She stopped as soon as she reached us. Mom handed the other mare to me and slipped her belt around Daisy's neck. Mr. Brown was not far behind. "I was afraid that might happen," he chuckled as he slipped the halter on Daisy. "I put her in the stall, but she jumped out. She's pretty attached to this one" he nods to the mare at Mom's side.
"She jumped out?" Mom was stunned. Mr. Brown's stall doors were a good 4' high at the window, and the stalls themselves were small enough that even a little pony would have had to jump from a standstill.
"Yeah, she'll do that," Mr. Brown laughed again, "I'll put her back up and close the upper door for a while. She'll calm down in a bit." And he led her away back down the road.
Mr. Brown was a good enough horse person to know that you can't keep a pony cooped up in a stall forever, so the next day when she seemed calmer he turned her back out in the pasture, where she proceeded to jump the fence (again, a solid 4') and come next door to find her friend. We brought her home, but this scenerio would play out every day for the next week. The first time Mom actually saw her do this, her eyes about popped out of her head.
"Damn, that pony can jump!" Mom never was one to watch her mouth, especially around her own child. The very next day she walked next door to speak to Mr. Brown.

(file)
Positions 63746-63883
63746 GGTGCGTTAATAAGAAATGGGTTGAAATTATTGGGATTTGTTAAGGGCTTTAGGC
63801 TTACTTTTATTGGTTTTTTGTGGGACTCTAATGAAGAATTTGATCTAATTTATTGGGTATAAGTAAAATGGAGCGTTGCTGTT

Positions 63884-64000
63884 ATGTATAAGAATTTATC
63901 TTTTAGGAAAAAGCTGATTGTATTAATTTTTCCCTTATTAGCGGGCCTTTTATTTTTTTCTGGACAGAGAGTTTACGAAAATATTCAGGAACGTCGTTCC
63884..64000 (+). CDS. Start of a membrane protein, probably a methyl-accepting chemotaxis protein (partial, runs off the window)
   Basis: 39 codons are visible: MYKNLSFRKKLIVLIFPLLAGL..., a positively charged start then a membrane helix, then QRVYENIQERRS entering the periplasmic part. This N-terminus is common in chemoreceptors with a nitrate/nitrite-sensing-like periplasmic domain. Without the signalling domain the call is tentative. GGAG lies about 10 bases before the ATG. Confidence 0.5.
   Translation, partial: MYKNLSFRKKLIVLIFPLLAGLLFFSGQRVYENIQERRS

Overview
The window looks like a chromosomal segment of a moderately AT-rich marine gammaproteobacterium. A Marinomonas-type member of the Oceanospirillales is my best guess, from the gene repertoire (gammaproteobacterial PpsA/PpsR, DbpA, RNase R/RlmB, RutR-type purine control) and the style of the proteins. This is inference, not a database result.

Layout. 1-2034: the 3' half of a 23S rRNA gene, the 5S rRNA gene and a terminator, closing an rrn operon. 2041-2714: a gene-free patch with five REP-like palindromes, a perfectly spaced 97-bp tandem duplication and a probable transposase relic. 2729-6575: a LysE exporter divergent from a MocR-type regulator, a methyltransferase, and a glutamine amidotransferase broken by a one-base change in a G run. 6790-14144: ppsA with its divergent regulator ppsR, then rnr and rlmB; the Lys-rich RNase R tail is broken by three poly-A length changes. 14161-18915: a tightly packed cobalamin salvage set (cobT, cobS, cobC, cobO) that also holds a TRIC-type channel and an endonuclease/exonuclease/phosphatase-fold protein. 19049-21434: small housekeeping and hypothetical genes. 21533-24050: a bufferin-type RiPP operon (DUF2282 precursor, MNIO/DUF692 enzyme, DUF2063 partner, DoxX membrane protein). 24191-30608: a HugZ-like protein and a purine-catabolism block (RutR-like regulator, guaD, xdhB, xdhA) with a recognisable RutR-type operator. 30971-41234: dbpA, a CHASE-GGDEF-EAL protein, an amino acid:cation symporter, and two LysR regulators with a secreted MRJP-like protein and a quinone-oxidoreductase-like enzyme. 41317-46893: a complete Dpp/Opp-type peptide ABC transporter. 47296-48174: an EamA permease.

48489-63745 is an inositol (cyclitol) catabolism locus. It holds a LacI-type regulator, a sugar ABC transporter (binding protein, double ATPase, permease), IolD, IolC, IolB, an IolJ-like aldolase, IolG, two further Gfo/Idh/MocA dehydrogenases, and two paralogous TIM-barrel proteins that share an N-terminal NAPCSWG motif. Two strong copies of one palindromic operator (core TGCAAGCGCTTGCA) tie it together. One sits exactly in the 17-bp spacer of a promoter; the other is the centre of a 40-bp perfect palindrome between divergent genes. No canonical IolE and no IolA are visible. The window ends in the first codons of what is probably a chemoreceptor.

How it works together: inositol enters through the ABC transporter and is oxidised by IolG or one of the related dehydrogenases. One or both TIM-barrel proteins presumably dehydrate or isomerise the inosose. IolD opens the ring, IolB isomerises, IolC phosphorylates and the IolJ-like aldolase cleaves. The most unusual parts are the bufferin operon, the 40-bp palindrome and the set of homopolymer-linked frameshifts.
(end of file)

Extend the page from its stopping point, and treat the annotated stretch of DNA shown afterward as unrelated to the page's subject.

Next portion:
Turns out Mr. Brown did not own Daisy. The full story of Daisy's past is worthy of its own post, so I will leave it for another day. Or maybe I will make you buy the book. Let's just say it involved a green pony, a young child, and a wild ride resulting in the child's desire to never ride a horse again. At any rate, she was basically hanging out in Mr. Brown's pasture, not doing a thing. Mom has always believed that a horse needs a job, and Daisy being only 6 years old at the time was certainly working material.
Mom and Mr. Brown spoke for a while, and he called up Daisy's owner. It seemed logical that since Daisy was going to continue to jump the fence she might as well stay where she was. It would also make it easier for Mom (who was 5' and all of 95 lbs) to work with her some. If they could get her sellable, Mom would split the sale price with the owner. He agreed and Mom got to work.
Although I was allowed to brush on and do some groundwork with Daisy, it was several months before Mom felt she was ready for me and I for her. Daisy was still green, and I was very young, but keep in mind I had more riding miles under my belt at 10 than many people do at 20, so it wasn't history gearing up to repeat itself.
Or was it.